A day after saying that illegal immigrants deserved no day in court, President Donald Trump on Monday once more called for Congress to act on immigration reform legislation, decrying the lengthy amount of time it can take to deal with immigration cases in the U.S. legal system.
"We want a system where when people come in illegally, they have to go out," the President said, during an Oval Office photo op with the King of Jordan.
"We have people for four, five years, and they never leave," Mr. Trump added, with a note of frustration in his voice, as he called on the Congress to act on immigration reform legislation.
"What we have is very simple. We want strong borders and we want no crime," the President said, taking a shot at his critics. "The Democrats want open borders and they don't care about crime."
"The President wants to fix our immigration system completely, not just tinker with it," said White House Press Secretary Sarah Huckabee Sanders.
But it's not clear that Republicans in the House can pass any bill on immigration reform - last week, 41 GOP lawmakers joined with Democrats in voting against a more conservative plan.
Republicans have yet to schedule a vote on what's considered to be a more moderate immigration reform measure, which has drawn only tepid support from the President.
Meanwhile, Democrats continued to press for action on the reunification of families who were separated under a Trump Administration policy started in early May - a policy which the President stopped with an executive order filed last week.
"Trump's now-infamous practice of separating immigrant children from their parents at the border lacks any real plan for family reunification," said Rep. Jamie Raskin (D-MD).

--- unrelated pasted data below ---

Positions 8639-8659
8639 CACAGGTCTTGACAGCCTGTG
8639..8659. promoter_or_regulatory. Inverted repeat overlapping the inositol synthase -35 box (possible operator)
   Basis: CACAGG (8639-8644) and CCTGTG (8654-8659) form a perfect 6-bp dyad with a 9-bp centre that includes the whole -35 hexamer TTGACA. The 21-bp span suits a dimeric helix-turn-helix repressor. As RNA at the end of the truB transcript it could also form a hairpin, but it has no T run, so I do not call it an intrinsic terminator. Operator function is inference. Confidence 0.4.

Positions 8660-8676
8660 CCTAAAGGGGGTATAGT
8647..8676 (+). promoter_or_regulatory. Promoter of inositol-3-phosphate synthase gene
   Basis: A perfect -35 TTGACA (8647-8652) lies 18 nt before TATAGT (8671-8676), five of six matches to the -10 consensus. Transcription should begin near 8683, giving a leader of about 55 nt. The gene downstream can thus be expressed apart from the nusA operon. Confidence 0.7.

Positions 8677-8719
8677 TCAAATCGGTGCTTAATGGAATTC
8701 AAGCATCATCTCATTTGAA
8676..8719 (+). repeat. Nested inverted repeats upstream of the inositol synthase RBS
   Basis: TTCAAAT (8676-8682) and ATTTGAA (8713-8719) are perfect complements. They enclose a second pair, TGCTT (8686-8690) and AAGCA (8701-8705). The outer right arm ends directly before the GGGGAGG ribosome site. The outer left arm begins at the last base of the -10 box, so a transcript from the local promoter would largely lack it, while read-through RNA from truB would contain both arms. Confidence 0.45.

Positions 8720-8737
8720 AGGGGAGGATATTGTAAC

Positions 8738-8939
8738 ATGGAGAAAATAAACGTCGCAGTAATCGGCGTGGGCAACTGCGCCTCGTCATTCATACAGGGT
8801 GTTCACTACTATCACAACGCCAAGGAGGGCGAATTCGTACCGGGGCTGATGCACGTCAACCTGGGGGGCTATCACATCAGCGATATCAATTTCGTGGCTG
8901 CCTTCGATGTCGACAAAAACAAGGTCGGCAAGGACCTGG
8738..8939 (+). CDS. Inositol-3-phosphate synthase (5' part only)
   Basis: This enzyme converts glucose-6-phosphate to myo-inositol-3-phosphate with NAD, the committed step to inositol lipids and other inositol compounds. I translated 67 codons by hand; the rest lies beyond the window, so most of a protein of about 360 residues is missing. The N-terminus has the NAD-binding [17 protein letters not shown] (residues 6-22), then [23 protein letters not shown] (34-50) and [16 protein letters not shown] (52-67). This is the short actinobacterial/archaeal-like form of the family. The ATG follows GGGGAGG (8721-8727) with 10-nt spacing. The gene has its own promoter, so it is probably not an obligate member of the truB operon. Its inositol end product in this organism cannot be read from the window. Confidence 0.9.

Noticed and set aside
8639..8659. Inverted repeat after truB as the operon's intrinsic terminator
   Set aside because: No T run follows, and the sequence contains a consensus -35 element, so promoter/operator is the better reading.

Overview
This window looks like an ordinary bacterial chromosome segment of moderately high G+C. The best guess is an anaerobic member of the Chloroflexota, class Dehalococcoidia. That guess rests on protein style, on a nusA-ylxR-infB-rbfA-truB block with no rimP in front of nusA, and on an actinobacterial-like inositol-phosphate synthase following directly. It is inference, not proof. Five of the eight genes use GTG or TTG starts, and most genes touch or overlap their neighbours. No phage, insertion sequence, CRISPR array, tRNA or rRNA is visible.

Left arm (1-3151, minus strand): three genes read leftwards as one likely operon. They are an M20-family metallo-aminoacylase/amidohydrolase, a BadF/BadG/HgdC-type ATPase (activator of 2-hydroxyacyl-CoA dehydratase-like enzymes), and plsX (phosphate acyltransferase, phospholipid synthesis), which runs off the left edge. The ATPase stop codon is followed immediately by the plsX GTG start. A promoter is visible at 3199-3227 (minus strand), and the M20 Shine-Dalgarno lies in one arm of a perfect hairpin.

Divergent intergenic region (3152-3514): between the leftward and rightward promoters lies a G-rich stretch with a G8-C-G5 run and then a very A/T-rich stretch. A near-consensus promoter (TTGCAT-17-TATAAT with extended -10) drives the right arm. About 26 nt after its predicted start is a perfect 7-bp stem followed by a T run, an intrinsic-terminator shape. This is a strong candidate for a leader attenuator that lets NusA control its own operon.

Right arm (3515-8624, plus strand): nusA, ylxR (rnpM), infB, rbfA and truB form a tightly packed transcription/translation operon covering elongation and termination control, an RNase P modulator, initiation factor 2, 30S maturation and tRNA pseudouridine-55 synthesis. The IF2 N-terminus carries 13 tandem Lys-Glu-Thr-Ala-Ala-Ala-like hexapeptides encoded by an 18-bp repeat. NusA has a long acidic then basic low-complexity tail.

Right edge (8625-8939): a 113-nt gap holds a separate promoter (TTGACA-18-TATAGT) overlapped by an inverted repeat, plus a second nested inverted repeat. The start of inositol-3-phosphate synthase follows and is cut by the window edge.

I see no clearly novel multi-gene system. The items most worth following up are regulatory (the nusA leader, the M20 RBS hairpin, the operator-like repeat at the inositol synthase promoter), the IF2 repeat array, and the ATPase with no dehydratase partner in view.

And there were continuing questions today on whether that Trump executive order would spur further legal battles, as a past court settlement does not allow the detention of children for more than 20 days.
"President Trump has created total chaos with his executive order," said Sen. Dianne Feinstein (D-CA).
As the White House brushed aside complaints from Democrats, there was not much way in the strong support being voiced by Mr. Trump for a GOP immigration plan that might be voted on this week in the House.
Asked about the plan at Monday's White House press briefing, Sanders followed the lead of her boss, pointing the finger of blame at Democrats.
"Instead they would rather rant and rave about not letting members of the Trump Administration set foot in public," Sanders said, in part alluding to public heckling of top officials - including herself - as she was asked by a restaurant owner to leave a Virginia establishment on Saturday.
"I was asked to leave because I work for President Trump," Sanders said.
Top Democrats urged their supporters to tone down their attacks on individuals in the Trump Administration.
"No one should call for the harassment of political opponents," Senate Democratic Leader Charles Schumer said on the Senate floor. "That's not right. That's not American."